birds in a barrel's mission is to release creative nonfiction into the wild.

40 Days & 40 Writes is its first project.

Poker Face

When I first started teaching, a teacher friend told me to always come to school with a clean slate every day. Don't hold any grudges from the day, the week, the month before. Make every day shine. And I've remembered that and done my very best to follow this piece of advice. Working with high school students has been one of the perks of my career. Helping them navigate their way through 3-4 years of high school, encouraging them to think ahead, about their future, what college or trade school might they want to go to? Following their dreams while being realistic is what I try to stress to kids who don't really think beyond what's for dinner that night. The students I work with are underserved,and live in low socio-economic neighborhoods. Many are the first in their family to go to college or even graduate from high school. The students I specifically work with have special needs and very often, their negative behavior (as in rude and bad) gets in the way of their pursuits towards life goals, college, and beyond.

I've worked my poker face to the point where a colleague could tell me a certain student just committed suicide and I wouldn't bat an eyelash. I've also been told to "fuck off, bitch," to "get out of my way" to "leave me alone," and "get out of my life" to say the least. And every time, I've told myself, I've resolved, not to let it wear me down. And every morning, when I don't want to get out of bed, I think of my students, and how much I believe they need me, and drag myself towards the bathroom. I have a particular student, A., who caused such a distraction in class, that sometimes my poker face starts to wilt. Today was such a day. Today I didn't have a comeback. Today, he pressed one more button, and I didn't know what to say. So I said nothing. I let it go. Five minutes later, I started all over again. I encouraged A. to start an assignment I know he can do. I praised him for the poem he wrote yesterday. The poem he wrote, came from within, and revealed the pain and obstacles he encounters in his every day life. Last week, I bought him a blank notebook to draw in. When I gave it to him, I told hime he could use it when he felt the need to tag, which had lately become constant. He said thank you in a way that I would like to believe he really was sincere. I saw him use it once, then put in his backpack and I have not seen it since.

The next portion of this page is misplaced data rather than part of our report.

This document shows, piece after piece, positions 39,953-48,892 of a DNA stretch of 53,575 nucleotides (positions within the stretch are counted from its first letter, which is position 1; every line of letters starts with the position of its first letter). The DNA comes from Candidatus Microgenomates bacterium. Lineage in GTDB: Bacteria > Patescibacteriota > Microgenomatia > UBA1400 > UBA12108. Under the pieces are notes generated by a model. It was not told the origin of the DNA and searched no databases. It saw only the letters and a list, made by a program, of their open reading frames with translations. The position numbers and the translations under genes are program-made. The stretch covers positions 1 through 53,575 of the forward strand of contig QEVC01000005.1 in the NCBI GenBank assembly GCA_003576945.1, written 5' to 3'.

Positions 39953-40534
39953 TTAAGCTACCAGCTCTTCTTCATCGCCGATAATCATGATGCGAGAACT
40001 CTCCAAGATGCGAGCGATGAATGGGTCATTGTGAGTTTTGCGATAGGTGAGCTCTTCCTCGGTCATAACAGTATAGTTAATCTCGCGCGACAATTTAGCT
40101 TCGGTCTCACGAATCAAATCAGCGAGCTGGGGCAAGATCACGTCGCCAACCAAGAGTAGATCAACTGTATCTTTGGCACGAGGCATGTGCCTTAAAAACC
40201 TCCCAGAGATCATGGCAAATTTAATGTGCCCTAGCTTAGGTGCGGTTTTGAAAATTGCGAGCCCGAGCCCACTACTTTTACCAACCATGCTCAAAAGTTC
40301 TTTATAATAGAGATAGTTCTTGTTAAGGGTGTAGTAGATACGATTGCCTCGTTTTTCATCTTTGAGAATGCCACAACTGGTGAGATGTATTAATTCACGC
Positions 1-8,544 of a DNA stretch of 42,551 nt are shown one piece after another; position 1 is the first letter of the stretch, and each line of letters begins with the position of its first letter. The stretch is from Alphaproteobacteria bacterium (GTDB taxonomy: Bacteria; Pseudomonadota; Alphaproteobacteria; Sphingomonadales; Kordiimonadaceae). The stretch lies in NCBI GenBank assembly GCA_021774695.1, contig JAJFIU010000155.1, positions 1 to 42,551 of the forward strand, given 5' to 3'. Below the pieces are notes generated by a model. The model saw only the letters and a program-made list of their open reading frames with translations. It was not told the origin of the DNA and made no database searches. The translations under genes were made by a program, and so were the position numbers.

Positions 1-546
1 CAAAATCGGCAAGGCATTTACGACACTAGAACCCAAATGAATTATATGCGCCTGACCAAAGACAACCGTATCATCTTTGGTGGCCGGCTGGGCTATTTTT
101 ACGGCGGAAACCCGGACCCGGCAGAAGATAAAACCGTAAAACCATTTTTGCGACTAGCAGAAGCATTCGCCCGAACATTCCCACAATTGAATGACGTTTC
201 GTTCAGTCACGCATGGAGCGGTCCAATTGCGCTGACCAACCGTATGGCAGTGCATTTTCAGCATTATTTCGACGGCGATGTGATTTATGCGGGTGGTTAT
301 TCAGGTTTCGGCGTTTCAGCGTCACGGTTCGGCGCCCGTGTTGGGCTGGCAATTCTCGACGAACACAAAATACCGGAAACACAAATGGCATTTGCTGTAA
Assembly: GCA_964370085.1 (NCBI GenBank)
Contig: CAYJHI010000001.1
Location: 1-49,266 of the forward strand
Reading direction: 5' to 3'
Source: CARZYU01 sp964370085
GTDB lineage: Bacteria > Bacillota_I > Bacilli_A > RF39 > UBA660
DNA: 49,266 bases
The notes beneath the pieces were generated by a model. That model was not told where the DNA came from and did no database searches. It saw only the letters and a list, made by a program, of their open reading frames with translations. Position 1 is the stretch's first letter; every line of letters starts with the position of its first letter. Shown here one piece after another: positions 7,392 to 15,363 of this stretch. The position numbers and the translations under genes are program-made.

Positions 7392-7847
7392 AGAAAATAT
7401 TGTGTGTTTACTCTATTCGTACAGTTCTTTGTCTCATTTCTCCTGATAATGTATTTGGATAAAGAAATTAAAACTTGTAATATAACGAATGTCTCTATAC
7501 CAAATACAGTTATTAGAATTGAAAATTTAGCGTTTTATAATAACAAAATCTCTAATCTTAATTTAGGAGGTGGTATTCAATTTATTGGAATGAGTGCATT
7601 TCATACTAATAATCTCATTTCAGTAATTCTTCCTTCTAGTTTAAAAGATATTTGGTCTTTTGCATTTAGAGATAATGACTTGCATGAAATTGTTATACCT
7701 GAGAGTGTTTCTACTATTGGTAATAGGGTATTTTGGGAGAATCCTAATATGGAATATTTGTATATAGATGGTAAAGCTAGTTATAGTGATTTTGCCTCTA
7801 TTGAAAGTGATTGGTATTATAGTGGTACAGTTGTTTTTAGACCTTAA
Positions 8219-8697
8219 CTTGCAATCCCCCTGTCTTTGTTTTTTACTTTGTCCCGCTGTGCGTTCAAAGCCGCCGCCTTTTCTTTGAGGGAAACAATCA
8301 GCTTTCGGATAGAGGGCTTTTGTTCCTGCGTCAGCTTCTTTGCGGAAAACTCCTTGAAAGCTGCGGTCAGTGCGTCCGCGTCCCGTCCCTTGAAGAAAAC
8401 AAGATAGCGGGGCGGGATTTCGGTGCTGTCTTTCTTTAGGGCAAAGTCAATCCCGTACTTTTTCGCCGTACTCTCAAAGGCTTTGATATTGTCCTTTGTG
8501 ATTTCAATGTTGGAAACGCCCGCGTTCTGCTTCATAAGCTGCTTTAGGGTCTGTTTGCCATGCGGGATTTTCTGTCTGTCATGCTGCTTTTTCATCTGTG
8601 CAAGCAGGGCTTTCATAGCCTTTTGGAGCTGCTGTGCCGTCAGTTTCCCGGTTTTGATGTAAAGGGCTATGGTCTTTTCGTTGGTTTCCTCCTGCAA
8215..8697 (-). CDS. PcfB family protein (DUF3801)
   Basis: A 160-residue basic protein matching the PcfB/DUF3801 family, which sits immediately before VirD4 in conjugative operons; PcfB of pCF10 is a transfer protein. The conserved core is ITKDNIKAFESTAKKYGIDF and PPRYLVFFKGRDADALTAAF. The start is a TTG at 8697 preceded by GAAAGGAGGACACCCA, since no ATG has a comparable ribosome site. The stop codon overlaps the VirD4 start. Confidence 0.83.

Although I am resolved to do everything I can to help A. succeed, I am also resolved, and not willing, to let him spoil it for the students around him. There are other students who work hard, who want to succeed, and despite their disabilities, will graduate from high school, go on to college and and their passion. I still resolve to help A., to wake up tomorrow with a clean slate, and hope that he will be ready to learn and be open to whatever the day brings him. I hope that soon, he, like me, will start making some resolutions. Besides, I need my poker face to keep my slate clean.

You Say You Want a Resolution

Why Make Them?